ing us to explain, why on the salvation of our solitary species so much attention appears to have been concentred, and so much , energy appears to have been expended. But it would appear from the records of inspiration, that the contest is not yet ended; that on the one hand the Spirit of God is employed in making for the truths of Christianity, a way into the human heart, with all the power of an effectual demonstration; that on the other there is a spirit now abroad, which worketh in the children of disobedience; that on the one hand, the Holy Ghost is calling men out of darkness into the marvellous light of the Gospel; and that on the other hand, he who is styled the god of this world, is blinding their hearts, lest the light of the glorious gospel of Christ should enter into them ; that they who are under the dominion of the one, are said to have overcome, because greater is he that is in them than he that is in the world; and that they who are under the dominion of the other, are said to be the children of the devil, and to be under his snare, and to be taken captive by him at his will. How these respective powers do operate, is one question. The fact of their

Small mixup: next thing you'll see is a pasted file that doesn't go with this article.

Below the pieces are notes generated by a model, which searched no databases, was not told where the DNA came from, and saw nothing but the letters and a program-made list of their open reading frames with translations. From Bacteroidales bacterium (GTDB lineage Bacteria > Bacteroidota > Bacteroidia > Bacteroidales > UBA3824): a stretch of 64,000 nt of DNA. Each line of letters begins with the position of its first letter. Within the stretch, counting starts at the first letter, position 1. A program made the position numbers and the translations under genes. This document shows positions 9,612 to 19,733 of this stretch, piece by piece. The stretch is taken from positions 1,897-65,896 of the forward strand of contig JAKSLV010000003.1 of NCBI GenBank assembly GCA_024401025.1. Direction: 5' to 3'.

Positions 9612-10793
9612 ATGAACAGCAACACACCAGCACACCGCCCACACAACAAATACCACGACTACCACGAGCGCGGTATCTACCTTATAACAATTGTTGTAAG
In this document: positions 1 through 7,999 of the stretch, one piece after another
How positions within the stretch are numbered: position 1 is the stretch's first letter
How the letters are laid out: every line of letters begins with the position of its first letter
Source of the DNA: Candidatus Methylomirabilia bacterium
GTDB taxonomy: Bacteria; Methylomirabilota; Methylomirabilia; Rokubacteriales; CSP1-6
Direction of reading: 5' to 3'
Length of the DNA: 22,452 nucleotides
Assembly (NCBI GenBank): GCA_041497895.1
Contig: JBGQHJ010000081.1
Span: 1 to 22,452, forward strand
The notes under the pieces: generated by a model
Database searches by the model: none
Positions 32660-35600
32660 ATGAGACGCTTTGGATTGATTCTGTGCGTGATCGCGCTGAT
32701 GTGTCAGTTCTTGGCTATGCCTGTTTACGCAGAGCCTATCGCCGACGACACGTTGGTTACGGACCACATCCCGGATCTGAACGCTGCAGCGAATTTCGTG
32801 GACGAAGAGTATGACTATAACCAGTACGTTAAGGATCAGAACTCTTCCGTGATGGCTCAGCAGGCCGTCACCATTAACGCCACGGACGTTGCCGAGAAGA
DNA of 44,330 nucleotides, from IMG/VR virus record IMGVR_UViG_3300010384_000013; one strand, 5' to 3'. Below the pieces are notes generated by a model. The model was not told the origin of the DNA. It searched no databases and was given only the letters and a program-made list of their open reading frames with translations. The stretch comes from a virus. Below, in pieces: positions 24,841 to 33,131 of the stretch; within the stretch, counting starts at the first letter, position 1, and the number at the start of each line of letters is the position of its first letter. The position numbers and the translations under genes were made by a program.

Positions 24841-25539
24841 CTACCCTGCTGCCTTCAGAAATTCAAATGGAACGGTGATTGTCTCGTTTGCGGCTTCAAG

former. We attach ourselves to the latter, and gather from it, that the prince of darkness still walketh abroad among us; that he is still working his insidious policy, if not with the vigorous inspiration of hope, at least with the frantic energies of despair; that while the overtures of reconciliation are made to circulate through the world, he is plying all his devices to deafen and to extinguish the impression of them; or, in other words, while a process of invitation and of argument has emanated from heaven, for reclaiming men to their loyaltythe process is resisted at all its points, by one who is putting forth his every expedient, and wielding a mysterious ascendency, to seduce and to enthral them. To an infidel ear, all this carries the sound of something wild and visionary along with it; but though only known through the medium of revelation, after it is known, who can fail to recognize its hatmony with the great lineaments of human experience? Who has not felt the workings of a rivalry within him, between the power of conscience and the power of temptation ? Who does not remember those seasons of retirement, when the calculations of eternity had gotten a momentary command over the heart; and time, with all its interests and all its vexations, had dwindled into insignificancy before them 7 And who does not remember, how upon his actual engagement with the objects of time, they resumed a control, as great and as omnipotent, as if all the importance of eternity adhered to them—how